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What EU Leaders can do for Energy Security

What EU Leaders can do for Energy Security

European Heads of State, meeting in Lahti, Finland on October 20, will discuss the future of Europe's energy supply under the title of 'External Energy Relations'. This attempt to secure fuel imports from countries outside the European Union is, however, unlikely to solve the profound problems facing Europe's energy system. If fossil fuel consumption grows as predicted by the European Commission's latest review, the EU will not come close to meeting its long-term climate target.1 To guarantee energy security and meet the challenges of climate change, renewable energy and energy efficiency cannot be marginalised in the EU's energy debate; these issues must be brought to the very core of the discussions.

The Summit is taking place at a decisive time for energy policy in the European Union; in January 2007, the European Commission will launch its Strategic Energy Review, proposing a package of measures on European energy policy. In the ongoing debate on the future energy supply, European leaders must look beyond securing energy imports that continue our addiction to burning fossil fuels.

Once bitten twice shy

Climate change, caused largely by our use and abuse of fossil fuels, is an accepted reality. The debate must now centre on solutions for a sustainable and secure energy future for Europe. Indeed, action taken in the next ten years will determine our future. Decisions for binding targets on emissions reductions, renewable energy and energy efficiency for 2020 must be set now.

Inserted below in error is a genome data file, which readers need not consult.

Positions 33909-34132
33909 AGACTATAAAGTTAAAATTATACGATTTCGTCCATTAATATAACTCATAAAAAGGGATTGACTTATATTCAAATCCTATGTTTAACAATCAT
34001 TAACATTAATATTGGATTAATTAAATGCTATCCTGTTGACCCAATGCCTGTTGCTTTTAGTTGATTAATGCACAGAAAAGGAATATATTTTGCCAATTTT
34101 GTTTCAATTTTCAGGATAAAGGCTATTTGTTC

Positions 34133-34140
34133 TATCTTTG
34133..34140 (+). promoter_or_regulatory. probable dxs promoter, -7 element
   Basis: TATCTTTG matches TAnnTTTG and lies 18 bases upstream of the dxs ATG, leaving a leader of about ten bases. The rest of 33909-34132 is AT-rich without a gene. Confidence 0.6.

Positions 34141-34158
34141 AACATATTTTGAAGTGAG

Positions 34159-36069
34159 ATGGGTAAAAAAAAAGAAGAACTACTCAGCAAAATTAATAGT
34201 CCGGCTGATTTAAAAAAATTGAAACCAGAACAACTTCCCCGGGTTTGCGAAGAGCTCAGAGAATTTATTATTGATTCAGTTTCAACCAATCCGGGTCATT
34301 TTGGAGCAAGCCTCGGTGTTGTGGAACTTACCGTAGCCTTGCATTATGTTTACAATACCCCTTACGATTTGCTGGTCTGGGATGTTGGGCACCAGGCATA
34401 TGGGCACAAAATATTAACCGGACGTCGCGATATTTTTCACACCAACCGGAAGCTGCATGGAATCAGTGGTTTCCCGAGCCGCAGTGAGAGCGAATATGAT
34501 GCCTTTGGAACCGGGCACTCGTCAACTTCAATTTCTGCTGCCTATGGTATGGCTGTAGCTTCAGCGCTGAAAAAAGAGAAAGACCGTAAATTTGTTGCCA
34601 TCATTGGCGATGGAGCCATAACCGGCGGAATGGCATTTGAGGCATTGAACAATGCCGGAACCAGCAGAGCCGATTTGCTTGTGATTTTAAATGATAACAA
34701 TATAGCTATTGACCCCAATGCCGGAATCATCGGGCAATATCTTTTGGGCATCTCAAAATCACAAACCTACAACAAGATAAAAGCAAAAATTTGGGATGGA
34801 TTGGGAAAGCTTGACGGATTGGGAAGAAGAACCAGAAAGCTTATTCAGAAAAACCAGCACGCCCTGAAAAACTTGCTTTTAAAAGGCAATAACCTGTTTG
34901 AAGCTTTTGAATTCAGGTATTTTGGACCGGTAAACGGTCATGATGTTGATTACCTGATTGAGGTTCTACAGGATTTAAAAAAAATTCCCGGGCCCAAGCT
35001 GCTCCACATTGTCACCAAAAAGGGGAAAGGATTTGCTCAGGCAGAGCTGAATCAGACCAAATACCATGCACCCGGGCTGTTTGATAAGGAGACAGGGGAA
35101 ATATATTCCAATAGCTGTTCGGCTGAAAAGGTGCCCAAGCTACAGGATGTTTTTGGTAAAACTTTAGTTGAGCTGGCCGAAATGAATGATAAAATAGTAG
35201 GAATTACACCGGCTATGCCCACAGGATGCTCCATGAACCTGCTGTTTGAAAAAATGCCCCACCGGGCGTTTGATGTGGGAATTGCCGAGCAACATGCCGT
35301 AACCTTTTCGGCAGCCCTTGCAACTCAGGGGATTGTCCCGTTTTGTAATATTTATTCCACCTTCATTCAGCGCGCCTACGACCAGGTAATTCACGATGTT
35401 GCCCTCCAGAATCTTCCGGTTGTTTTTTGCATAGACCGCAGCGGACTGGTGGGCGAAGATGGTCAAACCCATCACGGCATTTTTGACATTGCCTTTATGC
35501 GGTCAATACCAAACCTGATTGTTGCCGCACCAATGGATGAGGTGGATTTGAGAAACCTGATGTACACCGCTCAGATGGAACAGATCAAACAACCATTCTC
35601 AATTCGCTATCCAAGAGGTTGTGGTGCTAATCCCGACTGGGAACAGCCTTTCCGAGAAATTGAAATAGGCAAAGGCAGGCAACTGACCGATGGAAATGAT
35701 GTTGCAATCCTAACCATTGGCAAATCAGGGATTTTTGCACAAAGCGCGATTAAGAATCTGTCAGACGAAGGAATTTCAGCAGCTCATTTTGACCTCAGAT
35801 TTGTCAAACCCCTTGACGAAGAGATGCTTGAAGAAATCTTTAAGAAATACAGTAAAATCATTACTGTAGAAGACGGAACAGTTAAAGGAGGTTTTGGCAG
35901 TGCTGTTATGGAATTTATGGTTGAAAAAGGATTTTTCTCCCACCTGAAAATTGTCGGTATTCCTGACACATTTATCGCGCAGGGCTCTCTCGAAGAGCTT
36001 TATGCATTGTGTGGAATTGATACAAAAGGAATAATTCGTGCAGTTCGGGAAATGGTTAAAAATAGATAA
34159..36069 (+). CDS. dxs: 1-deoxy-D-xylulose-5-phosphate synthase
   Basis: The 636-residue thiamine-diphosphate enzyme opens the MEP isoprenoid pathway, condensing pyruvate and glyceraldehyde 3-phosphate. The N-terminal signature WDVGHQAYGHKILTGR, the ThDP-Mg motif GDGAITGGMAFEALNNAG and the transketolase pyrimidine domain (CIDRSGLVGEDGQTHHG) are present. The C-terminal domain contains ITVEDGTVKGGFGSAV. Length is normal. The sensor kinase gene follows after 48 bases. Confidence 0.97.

Most Governments, businesses and industries, however, refuse to acknowledge the urgency of solving this problem by continuing to invest in fossil fuel and nuclear projects; keeping us tied to old methods of energy production and to agreements that will keep us dependent energy imports. If we do not alter current trends, the EU's dependency on foreign energy supplies will only worsen.

It's time to start changing those trends in order to create true energy security.

Renewables and Efficiency: The only energy security

The Energy Revolution

The European Commission stated in its Green Paper on A European Strategy for Sustainable, Competitive and Secure Energy from March 2005: "Action on renewables and energy efficiency, besides tackling climate change, will contribute to security of energy supply and help limit the EU's growing dependence on imported energy. It could also create many high-quality jobs in Europe and maintain Europe's technological leadership in a rapidly growing global sector."

A blueprint developed by Greenpeace and the German Aerospace Centre (DLR) describes a revolution for energy safety, innovation and long-term security2. It details the potential of a sustainable EU energy system, and demonstrates that it is possible to reduce carbon dioxide emissions from the energy sector by more than 70% by 2050, compared to 1990 levels, and phase out nuclear power entirely.

A combination of renewable energy technologies and energy efficiency offers Europe independence from global market fluctuations in fossil and nuclear fuels; has almost no impact on our climate system; and provides future generations with secure access to energy.

Efficiency: Win-Win Solution To Save Money And Energy

In a business-as-usual scenario, the EU's energy demand is expected to rise by more than 40% by 2050. By contrast, with a dedicated energy efficiency strategy, it can fall to 65% of what we consume today.

Heat Supply: Magic Combination

In a market where the demand for heat would be reduced by 50% due to efficiency measures, an increasing contribution of decentralised combined heat and power production will cover nearly a third of the remaining heat demand in 2050. The contribution of renewable energy sources in the heat supply sector could grow to more than 50% in 2050. In particular, this applies to biomass, solar collectors and geothermal energy as substitutes for conventional systems for direct heating and cooling.

Electricity: Empowering Renewable Diversity